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Daneway Banks SSSI facts for kids

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Daneway Banks
Site of Special Scientific Interest
Kleines Knabenkraut in Österreich 2.JPG
Example – green-winged orchid (Orchis morio)
Area of Search Gloucestershire
Coordinates 51°43′47″N 2°05′31″W / 51.72972°N 2.09189°W / 51.72972; -2.09189
Interest Biological
Area 17 ha (42 acres)
Notification 1954

Daneway Banks is a 17-hectare (42-acre) biological Site of Special Scientific Interest in Gloucestershire, notified in 1954 and renotified in 1983. It lies half a mile west of Sapperton and is part of a group of wildlife sites in the Frome Valley that includes Siccaridge Wood and Sapperton Canal reserves. The site is in the Cotswold Area of Outstanding Natural Beauty.

The site is jointly owned by the Gloucestershire Wildlife Trust and the Royal Entomological Society. It is one of a group of nature reserves in Stroud's Golden Valley. The site is listed in the ‘Stroud District’ Local Plan, adopted November 2005, Appendix 6 (online for download) as a Key Wildlife Site.


The upper slopes are oolitic limestone grassland and is important habitat for plants. However, scrub, woodland and neutral grassland contribute to the site's diversity. The neutral Fuller's earth clay grassland at the bottom of the slope is less flower-rich, but provides good grazing. The steep scree slope was previously woodland as demonstrated by the presence of angular Solomon's-seal, deadly nightshade, bluebell and the deep blue flowers of columbine.

Numerous large ant-hills are a prominent feature of the reserve. They are made by the yellow meadow ant. In some places they may be as a high as a metre. In parts of Gloucestershire the ant hills are known as "emmet casts", "emmet" being the old English word for ant.

Plants and grasses

The flora includes kidney vetch, pyramidal orchid, wild thyme, common rock-rose, clustered bellflower and a good population of green-winged orchids. Uncommon plants present are cut-leaved germander, slender bedstraw and wild liquorice.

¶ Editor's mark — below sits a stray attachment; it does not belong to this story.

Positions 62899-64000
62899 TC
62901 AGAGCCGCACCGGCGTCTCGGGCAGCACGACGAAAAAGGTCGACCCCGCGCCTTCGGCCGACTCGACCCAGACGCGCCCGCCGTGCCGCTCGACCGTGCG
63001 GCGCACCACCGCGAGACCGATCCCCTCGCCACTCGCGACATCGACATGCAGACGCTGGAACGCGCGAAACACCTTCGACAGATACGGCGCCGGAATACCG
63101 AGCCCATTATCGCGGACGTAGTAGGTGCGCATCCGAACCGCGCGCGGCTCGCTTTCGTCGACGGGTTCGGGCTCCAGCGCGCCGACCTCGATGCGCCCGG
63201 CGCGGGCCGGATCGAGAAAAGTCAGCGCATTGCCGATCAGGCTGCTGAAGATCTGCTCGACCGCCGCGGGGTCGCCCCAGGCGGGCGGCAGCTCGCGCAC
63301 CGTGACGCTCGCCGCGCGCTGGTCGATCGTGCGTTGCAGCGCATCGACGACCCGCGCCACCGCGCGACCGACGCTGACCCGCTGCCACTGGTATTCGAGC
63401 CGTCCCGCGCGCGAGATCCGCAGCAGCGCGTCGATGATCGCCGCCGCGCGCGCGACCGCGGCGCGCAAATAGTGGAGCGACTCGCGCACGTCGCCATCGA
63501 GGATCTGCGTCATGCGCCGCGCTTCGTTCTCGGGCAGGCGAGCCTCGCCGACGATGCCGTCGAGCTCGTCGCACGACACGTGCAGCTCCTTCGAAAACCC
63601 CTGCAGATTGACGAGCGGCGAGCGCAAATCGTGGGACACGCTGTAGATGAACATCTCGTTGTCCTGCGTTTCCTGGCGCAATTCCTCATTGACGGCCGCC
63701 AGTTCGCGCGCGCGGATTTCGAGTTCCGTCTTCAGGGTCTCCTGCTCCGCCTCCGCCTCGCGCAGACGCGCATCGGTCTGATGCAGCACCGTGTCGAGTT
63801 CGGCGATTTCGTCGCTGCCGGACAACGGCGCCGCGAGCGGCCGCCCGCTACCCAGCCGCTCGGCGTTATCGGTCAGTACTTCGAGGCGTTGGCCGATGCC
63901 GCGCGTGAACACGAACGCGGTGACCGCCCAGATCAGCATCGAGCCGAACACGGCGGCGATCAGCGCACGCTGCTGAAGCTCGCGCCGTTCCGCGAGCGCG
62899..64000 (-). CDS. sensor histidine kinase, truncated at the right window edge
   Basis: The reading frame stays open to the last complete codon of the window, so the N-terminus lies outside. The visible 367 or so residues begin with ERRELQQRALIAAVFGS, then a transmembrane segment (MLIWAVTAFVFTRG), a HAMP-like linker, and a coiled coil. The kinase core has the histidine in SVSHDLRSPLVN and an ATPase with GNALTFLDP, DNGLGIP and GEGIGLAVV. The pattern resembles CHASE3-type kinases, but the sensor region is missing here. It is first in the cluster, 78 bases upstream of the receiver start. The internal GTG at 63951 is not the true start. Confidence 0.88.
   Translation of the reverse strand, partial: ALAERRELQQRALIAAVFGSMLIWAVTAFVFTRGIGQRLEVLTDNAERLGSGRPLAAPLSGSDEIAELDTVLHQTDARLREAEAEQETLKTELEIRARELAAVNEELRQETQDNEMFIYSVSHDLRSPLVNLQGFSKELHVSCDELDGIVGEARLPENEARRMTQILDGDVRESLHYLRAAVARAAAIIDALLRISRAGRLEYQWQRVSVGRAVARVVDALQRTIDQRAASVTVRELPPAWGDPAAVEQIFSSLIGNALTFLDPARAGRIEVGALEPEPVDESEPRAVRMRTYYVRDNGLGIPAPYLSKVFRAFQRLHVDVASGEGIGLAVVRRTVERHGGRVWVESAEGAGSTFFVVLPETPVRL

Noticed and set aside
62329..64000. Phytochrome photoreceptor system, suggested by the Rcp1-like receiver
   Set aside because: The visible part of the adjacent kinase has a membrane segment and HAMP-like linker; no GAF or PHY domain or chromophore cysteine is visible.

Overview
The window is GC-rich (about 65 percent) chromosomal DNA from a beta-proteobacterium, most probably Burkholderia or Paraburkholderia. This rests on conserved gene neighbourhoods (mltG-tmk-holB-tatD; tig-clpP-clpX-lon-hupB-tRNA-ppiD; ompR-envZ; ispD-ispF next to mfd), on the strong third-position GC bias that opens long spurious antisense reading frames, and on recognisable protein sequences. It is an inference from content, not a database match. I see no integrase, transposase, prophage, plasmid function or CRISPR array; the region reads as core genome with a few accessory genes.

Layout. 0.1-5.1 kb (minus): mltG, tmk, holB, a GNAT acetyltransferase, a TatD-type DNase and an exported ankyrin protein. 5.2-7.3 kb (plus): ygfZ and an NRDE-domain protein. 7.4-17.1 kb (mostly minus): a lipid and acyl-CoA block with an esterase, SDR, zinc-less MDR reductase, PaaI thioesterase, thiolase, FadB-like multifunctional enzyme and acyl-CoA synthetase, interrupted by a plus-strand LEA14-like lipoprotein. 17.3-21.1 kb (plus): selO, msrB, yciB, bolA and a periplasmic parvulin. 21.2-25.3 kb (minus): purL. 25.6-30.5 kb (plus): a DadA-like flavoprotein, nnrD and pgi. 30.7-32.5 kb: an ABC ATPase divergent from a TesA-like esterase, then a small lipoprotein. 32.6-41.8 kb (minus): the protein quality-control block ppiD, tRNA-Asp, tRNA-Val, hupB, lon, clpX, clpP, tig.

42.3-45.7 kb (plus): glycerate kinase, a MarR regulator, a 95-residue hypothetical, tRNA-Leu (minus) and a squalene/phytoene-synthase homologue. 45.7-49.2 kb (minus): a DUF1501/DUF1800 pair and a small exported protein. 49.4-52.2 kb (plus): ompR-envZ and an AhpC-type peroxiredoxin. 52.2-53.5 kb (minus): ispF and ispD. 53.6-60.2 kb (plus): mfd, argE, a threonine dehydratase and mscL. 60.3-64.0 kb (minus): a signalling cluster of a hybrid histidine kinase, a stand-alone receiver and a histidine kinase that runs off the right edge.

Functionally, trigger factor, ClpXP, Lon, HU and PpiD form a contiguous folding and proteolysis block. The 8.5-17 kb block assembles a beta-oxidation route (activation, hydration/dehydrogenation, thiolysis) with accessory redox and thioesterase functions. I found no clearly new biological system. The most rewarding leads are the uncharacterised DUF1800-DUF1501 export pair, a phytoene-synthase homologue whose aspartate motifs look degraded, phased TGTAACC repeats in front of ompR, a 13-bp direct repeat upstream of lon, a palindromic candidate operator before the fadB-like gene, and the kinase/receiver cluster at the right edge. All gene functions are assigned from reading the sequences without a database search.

The limestone grassland consists largely of upright brome with tor-grass on steeper parts where site is ungrazed. The vegetation is tussocky with encroaching scrub while a shorter herb-rich sward occurs in the grazed area. The neutral grassland community has more abundant false oat-grass and cock's foot.

Trees and scrub

Hawthorn, blackthorn and dog-rose scrub is scattered over the reserve with some dense thickets. A small woodland is made up of beech, yew and common whitebeam. Along the southern boundary there is a strip of hazel coppice, field maple and wild cherry.

Invertebrates and reptiles

There are strong colonies of small blue, marbled white, dark green fritillary and green hairstreak butterflies and numerous moths, snails, spiders and tiny false scorpions.

Between June and July the large blue butterfly may be seen. This became extinct in the UK in the 1970s, but has been reintroduced to the reserve. These beautiful and rare butterflies were reintroduced to the nature reserve in 2002, after being extinct in the county since the 1960s. The reintroduction is part of the Centre for Ecology and Hydrology’s (CEH) Large Blue Project.

The steep scree slope is a good basking area for adders and common lizards.


Breeding birds include yellowhammer, tree pipit and redstart.


Selective grazing by sheep and cattle has resulted in short and long grassy areas. The rotational grazing operates by fences breaking up the site into compartments. Scrub is hand-cleared, but song posts and thickets are left for the breeding birds. The cut-leaved germander is encouraged by the creation of its preferred open-scree habitat, and this is fenced against disturbance by rabbits. The cut-leaved germander is fully protected under the Wildlife and Countryside Act.


There is a publication which details walks for recreation and observing wildlife in the Golden Valley. This includes information on Daneway Banks and four other nearby nature reserves being Three Groves Wood, Strawberry Banks SSSI, Siccaridge Wood and Sapperton Valley. The walk also includes other ancient woodland at Peyton's Grove, Oakridge village, Bakers Mill and Reservoir, Ashmeads Spring, and part of the route of the old Thames and Severn Canal.

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